Secondary character development, as you’d also perhaps expect, is a little less breathtaking; between Satoh and Fujiwara, there’s not really much room left for anyone else. Emi Takei as dojo owner Kaoru shone in the first film, and does an admirable job in Inferno, but her role in Legend really just amounts to following Kenshin around the country and crying out his name. Munetaka Aoki (Hara-Kiri: Death of a Samurai) as Sanosuke provides some arguably unnecessary comic relief but doesn’t do much else, and Yuusukei Iseya (Sukiyaki Western Django, Thirteen Assassins) does more with his role as ex-ninja Shinomori Aoshi than one might think possible, given he’s limited to the line “Where is the Battousai?”. Yosuke Eguchi (April Story, Goemon) as Hajime Saito just gets to smoke a lot.

Not that the host of characters that spans the two films are superfluous; everyone who gets a decent amount of screen time gets it for a reason, and at no point does the script feel like its losing its way. Everything remains focused towards one end and actually that is not necessarily Shisho’s defeat by Kenshin. The appeal of these films, and of the title too no matter what the medium, is actually all about Kenshin’s battle with his past and his resolution to never kill again. With a strong antagonist pushing that resolution, with two highly capable and charismatic actors in the lead roles, with superb choreography, some great cinematography and a really outstanding musical score, Kyoto Inferno and The Legend Ends are both living, breathing proof that live action can be every bit – and even more – exciting than its animated sibling, so much so that you’ll seriously want to watch them again almost before the credits have rolled.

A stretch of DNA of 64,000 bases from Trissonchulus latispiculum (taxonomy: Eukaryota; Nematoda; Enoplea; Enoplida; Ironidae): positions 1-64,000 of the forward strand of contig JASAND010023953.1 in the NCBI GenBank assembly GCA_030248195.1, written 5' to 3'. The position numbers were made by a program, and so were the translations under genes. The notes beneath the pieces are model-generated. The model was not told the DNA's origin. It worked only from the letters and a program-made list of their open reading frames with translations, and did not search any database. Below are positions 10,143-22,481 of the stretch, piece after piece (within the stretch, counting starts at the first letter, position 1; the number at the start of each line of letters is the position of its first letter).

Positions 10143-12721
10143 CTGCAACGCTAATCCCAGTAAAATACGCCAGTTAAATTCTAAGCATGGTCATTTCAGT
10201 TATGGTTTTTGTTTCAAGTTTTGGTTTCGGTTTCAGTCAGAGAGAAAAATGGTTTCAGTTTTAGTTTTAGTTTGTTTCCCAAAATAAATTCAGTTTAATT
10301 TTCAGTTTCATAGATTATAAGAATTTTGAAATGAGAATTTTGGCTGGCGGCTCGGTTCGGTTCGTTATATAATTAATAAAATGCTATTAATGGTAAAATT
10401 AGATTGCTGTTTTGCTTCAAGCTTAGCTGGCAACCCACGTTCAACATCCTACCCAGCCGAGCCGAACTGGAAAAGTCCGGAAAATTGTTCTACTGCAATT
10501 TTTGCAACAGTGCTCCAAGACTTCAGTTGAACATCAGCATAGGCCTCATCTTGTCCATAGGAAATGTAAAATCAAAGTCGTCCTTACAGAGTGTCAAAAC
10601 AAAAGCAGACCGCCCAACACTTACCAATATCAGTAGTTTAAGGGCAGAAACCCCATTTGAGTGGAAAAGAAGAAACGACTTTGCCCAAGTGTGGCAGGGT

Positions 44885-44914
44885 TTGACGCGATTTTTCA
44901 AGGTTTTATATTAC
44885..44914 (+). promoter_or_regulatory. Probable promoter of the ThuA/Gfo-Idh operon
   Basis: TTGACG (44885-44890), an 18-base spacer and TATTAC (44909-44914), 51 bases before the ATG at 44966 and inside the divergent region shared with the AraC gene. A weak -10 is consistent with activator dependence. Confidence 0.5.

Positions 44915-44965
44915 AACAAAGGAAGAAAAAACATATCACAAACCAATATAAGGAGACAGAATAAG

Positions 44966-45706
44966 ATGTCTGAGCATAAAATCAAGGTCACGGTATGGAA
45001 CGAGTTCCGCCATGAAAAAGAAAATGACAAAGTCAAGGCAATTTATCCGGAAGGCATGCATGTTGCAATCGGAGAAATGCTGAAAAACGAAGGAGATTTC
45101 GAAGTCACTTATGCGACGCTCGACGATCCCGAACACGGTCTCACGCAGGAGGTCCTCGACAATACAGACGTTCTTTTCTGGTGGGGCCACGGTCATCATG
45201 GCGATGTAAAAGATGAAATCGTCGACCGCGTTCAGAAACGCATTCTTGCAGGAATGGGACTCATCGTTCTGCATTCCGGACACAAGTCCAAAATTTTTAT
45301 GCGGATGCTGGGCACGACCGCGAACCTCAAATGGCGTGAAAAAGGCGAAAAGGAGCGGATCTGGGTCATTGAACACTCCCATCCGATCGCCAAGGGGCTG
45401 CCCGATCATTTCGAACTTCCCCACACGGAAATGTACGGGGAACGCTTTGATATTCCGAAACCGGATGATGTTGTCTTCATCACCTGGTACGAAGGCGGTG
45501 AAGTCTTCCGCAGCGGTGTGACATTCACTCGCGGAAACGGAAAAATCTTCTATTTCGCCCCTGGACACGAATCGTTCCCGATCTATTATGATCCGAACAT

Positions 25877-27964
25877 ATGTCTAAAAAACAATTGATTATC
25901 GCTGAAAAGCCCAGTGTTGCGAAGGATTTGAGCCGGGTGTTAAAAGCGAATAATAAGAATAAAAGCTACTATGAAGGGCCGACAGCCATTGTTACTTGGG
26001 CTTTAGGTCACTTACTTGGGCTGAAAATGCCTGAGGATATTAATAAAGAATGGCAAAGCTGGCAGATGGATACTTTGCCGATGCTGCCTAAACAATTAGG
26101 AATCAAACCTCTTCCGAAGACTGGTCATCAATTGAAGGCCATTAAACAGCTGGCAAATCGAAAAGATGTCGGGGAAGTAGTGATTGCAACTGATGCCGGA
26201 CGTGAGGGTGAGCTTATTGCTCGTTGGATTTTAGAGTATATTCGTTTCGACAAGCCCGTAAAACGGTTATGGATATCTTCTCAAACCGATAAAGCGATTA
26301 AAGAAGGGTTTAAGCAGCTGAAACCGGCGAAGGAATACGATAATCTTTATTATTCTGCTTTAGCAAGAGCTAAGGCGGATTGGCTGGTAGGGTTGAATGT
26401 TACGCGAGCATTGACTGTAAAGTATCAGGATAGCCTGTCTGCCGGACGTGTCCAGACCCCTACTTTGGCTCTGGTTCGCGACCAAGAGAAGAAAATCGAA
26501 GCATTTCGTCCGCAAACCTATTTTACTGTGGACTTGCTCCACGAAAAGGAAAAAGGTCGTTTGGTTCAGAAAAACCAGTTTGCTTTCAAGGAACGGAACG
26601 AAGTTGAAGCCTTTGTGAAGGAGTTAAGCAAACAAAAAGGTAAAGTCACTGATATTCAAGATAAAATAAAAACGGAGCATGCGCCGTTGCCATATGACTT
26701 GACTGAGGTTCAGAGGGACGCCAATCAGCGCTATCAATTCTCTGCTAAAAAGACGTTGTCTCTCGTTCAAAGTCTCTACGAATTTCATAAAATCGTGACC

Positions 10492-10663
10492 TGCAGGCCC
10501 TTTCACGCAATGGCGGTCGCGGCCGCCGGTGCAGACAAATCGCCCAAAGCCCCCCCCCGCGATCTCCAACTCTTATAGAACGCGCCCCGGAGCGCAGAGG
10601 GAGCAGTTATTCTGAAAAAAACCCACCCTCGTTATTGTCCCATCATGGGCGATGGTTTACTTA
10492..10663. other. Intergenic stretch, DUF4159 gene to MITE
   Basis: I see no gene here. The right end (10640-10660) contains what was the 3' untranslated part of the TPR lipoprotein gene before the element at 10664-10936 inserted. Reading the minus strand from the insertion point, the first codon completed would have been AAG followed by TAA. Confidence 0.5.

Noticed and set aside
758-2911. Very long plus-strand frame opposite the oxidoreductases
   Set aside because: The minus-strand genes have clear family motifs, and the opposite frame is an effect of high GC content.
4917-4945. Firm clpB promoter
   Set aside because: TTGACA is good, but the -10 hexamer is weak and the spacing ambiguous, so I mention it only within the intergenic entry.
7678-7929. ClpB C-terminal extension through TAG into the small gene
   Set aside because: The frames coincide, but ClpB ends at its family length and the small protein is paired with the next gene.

The Rurouni Kenshin trilogy is the highlight of — ehem — screening as part of the Japanese Film Festival doing the rounds of the country October to December 2014. Check the website for cities and session times. Although if you haven’t got a ticket for the RK films yet… well, you may have to wait until they’re out on Blu-ray!

10 broken blades out of 10.